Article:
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Mike, I just kept telling my mother that everything was going to be all right. Hold her hand and be strong for her. May she never be afraid, and may she have no pain.
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Thank you for your kind words.

You nailed it. I am seeking permission. I had not looked at it like that or was denying that is what I am doing. I do not feel any better, but it puts it into perspective for me. I know mom would want to go with some shred of dignity, and my brain is telling me that it is for the best, but my gut is being ripped apart in dealing with all this.
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Mike, I just went through that in September with my Dad. He also had aspiration pneumonia. I kept wondering if I was doing the right thing. I kept thinking something could be done to help him. I just wasn't ready for this. This was too quick. I figured pneumonia was pneumonia and that is treatable, but it was the aspiration that made it so very complicated.

Don't be surprised once your Mom is on Hospice that she rallies, wants to sit up, be chatty, wants to try to eat [Dad tried but aspirated which was sad as he loved mash potatoes and gravy, and wanted so much to eat it all]. The coughing was exhausting him, and here he was 95 years old. Sadly the next day he passed.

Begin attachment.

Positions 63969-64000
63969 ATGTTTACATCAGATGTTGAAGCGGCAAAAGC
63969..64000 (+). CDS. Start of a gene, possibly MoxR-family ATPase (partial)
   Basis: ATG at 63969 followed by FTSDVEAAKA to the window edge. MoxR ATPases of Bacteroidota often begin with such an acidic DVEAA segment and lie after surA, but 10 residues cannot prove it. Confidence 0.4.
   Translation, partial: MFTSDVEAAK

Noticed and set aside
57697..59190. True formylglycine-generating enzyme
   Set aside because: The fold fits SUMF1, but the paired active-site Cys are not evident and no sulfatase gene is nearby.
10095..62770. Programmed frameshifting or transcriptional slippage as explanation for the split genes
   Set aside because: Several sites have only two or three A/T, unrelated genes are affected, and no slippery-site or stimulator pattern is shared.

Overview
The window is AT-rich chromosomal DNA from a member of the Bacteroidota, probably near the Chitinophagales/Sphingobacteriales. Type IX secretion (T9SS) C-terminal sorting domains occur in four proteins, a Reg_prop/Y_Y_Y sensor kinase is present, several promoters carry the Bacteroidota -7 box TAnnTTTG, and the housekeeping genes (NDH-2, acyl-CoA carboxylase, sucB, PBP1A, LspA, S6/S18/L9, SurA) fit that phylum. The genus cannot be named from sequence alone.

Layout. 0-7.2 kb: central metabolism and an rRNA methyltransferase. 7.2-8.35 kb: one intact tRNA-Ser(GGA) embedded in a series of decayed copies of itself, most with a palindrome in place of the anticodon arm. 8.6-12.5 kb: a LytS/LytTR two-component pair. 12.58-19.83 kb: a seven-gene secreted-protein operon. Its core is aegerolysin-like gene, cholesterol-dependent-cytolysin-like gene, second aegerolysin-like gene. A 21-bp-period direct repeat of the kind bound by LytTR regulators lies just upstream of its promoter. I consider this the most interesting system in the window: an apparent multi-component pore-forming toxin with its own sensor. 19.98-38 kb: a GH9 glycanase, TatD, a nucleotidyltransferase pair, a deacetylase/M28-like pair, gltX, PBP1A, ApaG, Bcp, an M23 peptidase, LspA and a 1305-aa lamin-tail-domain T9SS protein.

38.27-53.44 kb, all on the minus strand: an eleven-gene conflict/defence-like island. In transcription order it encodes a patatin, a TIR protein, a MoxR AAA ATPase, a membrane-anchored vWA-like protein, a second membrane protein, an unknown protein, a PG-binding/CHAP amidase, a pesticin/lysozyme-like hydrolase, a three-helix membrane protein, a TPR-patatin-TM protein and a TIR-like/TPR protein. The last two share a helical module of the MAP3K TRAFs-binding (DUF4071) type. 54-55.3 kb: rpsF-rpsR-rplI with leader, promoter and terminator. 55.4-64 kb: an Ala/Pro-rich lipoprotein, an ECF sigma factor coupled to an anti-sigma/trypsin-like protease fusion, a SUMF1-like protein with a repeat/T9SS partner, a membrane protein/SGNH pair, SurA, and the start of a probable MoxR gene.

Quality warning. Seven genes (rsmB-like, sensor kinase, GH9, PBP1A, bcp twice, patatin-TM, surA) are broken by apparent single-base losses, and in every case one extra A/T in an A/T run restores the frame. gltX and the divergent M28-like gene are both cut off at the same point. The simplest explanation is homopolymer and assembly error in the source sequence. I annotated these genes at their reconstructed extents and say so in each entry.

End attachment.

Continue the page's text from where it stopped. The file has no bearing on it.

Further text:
The caregiver said that night my Dad was calling out to my late Mom who had passed in December... he was ready to see her. That was my saving grace from feeling so helpless. Dad got his wish to see Mom again.
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Mom left the hospital last Monday and is back at the care center under hospice. Her outlook has improved being back in familiar surroundings and she seems to be more at peace with all this than any of us. I am still in inner turmoil, but I figure that will go away over time.
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Be at peace, Mike - no doubts and no regrets about the care you gave your beloved mom - you loved her and she knew it
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I think we all feel that way when our loved one is dying and can no longer communicate, at least like they would when they were well. My father died of brain cancer and it was so painful watching him lose his ability to talk. There was so much I wanted to talk with him about. Luckily we had a super close relationship throughout our lives together. I still talked 'with' him recounting past good times and things we shared. You may already know this, but hearing is one of the last senses to go, so warn your absent siblings to avoid any upsetting talk if they decide to show up. You are doing a great service for your father. May God bless the both of you.
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Mom passed away yesterday morning.

She had been feeling sick and was looking pale the day before, but she seemed to rebound later in the day and was happy and smiling at dinner.

The next morning she was happy and cheerful when she woke up, went down to eat breakfast and after she finished eating, she simply slumped over in her chair. The nurse took her back to her room while they called us. We were there in about 3 minutes, but she had already left us. I am thankful that she went quickly and peacefully.